pic by shawn fields on Unsplash
Skills

Are You There?

It isn’t unusual to see a parent and child walking down the street together. Just yesterday I watched a young mom walk beside her 4-year-old, not needing to hold hands because the child seemed emotionally tethered enough to stay close. Mom’s feet were actually in the street. She only seemed concerned that her son’s feet remained in the grass of the yards they passed through. My first thought was to note her confidence that he would remain safe with cars passing by every few seconds.

Then I saw it. Both hands were fastened securely to the phone that was much closer to her face than her child’s presence. As I looked squarely at the little boy, I projected on to him his wonder and boredom at the situation where he was to remain safe but completely disconnected from the adult he walked beside.

I say, “I projected,” because I don’t have any idea what either of them were really thinking. I just wondered if he was thinking, “Are you there, mom?”

Spending time with our children is a privilege. It is driven by the need to be attentive for the first several years of their lives. They need us to feed them, burp them, change their pants and help them sleep comfortably. Soon they want to crawl and explore and will get into things that would be safe under any other circumstances except they have to put them in their mouths to know. When they begin to walk the world further expands and we have to childproof places containing harmful things. Hopefully, we have laced all this supervision with interactions—songs, sounds, words of love and descriptions of what we are doing even though they don’t really understand a word we are saying.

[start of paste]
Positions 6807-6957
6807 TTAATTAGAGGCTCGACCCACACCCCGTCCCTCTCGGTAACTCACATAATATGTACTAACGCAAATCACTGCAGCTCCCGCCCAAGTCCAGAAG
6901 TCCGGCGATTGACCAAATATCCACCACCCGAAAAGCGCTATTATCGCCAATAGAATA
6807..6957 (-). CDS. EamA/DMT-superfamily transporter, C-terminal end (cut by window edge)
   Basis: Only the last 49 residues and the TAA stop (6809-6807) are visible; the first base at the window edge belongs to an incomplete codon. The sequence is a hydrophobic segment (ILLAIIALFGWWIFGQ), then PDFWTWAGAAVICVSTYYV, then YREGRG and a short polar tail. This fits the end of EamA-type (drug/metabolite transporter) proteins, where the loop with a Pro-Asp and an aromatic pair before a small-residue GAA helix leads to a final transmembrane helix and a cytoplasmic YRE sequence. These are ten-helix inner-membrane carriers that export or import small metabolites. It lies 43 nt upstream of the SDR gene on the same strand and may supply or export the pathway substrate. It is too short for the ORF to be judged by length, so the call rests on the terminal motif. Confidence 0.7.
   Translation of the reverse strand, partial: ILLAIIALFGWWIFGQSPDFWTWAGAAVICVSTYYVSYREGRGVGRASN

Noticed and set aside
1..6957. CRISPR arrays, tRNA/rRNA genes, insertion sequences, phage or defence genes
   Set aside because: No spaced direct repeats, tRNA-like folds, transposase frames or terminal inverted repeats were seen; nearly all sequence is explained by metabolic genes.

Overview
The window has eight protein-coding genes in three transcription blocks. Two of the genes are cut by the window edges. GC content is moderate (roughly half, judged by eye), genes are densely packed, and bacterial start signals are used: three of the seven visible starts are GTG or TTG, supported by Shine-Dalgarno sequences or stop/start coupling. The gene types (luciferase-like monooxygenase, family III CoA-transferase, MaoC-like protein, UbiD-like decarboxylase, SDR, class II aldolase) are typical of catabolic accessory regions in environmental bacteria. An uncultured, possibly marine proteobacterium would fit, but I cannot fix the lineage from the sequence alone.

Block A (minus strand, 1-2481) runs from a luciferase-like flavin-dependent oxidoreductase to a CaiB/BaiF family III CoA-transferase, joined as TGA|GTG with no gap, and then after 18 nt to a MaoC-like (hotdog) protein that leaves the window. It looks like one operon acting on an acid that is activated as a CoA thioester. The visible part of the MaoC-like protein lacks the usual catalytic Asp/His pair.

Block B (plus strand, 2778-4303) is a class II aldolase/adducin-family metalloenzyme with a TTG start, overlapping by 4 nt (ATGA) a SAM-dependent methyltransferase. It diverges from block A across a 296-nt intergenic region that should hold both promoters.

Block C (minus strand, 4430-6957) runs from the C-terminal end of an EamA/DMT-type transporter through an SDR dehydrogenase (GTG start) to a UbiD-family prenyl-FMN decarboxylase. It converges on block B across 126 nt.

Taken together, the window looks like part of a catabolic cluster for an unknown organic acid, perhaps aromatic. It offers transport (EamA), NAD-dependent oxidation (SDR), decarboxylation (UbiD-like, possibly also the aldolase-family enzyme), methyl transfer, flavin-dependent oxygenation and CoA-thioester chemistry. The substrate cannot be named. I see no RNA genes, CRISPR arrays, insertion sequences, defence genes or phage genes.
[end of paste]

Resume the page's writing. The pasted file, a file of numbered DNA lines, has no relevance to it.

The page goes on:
All of this was meant to be practice at being present. The shift from whether our child is physically safe to whether they are developing emotionally and intellectually happens earlier than we believe. Our actions have developed a trusting relationship that give us the credibility to guide and shape their futures. Unless we retreat and waste valuable times like walking to the store together in favor of an electronic device that comes between us. We would never put a pair of headphones on while we walked with someone; why do we allow a conversation with someone who is not even present to dominate and interrupt the conversation with our loved one who IS present?

Researchers say that dads provide a valuable sense of reality to their children. I would argue that this sense of reality was born in the thousands of little conversations containing explanations, advice, how-to and invitations to wonder. Moms have the same opportunities with a slightly different world to analyze and explore. 

We must remain present if we want to guide our children. Sure, we spend a number of hours working away from them—even if that is in the other room in a virtual office. Covid-19 has given us the gift of availability that challenges our attention span but blesses our children with a nearby, accessible-if-needed presence they will never forget.

May we all take advantage of this gift by talking, sharing, guiding and joking around with our most precious gift—our children.

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